Fascinating Facts About the Spotted Hyena

Spotted Hyena (Crocuta crocuta)

‘Ugly’, ‘cowardly’, ‘thieving’… It seems that nobody has anything good to say about Africa’s commonest large carnivore, the spotted hyena. Look beyond the popular prejudice, however, and you’ll find a complex, efficient and versatile predator, with some fascinating secrets...
  1. A female spotted hyena’s external genitalia resemble a male’s and includes a ‘pseudopenis’, through which she urinates, copulates and gives birth. This explains why ancient civilisations believed hyenas to be hermaphrodites.
  2. Spotted hyenas suckle their young for up to 18 months – much longer than most carnivores.
  3. A spotted hyena’s heart is twice the weight of a lion’s, in proportion to its body mass. This gives it enough stamina to pursue its prey for up to 5km.
  4. A spotted hyena’s jaws are the strongest of any mammal. They can exert 40% more bite force than a leopard and are able to crack open the femur of a giraffe.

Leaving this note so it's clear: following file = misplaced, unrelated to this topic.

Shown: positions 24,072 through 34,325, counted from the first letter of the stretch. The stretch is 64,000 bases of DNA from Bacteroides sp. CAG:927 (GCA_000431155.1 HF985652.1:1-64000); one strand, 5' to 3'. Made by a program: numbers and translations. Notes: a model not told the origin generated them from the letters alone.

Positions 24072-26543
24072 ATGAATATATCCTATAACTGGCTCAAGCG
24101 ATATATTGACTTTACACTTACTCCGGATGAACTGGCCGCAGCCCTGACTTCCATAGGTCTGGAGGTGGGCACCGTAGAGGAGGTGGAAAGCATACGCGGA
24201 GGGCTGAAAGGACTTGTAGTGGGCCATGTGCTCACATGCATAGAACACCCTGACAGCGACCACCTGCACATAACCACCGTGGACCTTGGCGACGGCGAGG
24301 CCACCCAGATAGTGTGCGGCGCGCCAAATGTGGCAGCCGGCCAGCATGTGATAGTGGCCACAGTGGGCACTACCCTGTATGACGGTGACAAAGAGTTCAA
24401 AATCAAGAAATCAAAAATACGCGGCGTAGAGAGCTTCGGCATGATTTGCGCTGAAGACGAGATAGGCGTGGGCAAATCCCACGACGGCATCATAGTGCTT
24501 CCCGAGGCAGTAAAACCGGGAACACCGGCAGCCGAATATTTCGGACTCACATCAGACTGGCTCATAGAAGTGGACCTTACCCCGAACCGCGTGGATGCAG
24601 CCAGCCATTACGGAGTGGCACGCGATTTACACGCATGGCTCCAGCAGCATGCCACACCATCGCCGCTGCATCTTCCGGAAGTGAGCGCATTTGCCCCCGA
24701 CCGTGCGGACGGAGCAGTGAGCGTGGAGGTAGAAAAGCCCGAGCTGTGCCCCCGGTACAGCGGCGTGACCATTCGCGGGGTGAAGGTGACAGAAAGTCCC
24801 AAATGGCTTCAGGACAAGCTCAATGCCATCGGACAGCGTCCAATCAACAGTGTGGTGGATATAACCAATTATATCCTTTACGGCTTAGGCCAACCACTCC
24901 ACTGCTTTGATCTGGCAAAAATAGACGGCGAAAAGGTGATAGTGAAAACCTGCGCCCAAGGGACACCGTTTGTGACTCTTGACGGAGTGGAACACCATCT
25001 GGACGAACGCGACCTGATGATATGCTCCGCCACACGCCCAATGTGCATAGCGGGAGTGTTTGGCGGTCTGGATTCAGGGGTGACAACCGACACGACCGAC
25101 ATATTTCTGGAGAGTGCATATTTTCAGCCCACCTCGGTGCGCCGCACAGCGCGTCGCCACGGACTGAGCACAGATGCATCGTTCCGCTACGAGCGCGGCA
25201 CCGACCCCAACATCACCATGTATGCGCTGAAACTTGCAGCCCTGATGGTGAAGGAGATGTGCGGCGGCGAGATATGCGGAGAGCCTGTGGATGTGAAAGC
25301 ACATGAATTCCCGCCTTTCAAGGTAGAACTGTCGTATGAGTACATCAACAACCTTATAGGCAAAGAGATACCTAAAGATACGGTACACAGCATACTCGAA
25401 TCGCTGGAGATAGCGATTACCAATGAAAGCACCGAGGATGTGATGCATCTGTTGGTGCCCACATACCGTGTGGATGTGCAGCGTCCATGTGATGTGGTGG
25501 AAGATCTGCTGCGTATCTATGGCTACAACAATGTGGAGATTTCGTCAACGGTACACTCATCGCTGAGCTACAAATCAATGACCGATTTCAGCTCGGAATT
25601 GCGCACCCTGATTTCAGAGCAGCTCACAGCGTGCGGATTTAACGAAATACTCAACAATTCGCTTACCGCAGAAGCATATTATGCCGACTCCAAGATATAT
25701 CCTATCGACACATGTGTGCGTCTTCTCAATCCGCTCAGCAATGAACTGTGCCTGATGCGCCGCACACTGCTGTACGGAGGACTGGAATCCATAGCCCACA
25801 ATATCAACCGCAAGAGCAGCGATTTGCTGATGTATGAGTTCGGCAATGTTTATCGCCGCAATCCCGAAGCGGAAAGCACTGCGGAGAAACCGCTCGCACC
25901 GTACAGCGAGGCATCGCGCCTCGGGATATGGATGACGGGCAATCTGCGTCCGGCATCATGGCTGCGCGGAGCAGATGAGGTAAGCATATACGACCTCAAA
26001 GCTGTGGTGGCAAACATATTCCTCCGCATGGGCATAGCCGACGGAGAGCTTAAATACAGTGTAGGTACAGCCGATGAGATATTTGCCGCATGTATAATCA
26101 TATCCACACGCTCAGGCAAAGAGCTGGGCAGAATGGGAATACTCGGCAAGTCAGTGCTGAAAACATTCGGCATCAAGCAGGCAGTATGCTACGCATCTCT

5. The Maasai people of East Africa traditionally left out their dead to be consumed by spotted hyenas.
  6. In the case of spotted hyenas, females are larger than males and males are dominated by females.
  7. The mood of a spotted hyena can be understood from its different postures and its tail. Basically these postures are methods of communication. A hanging tail for instance says that a hyena is walking or standing leisurely. If the tail is tucked between its legs and is flat against its belly, it usually means it is afraid and is about to flee. If the tail is straight, it is about to attack and if the tail is carried high on its back, it is usually excited.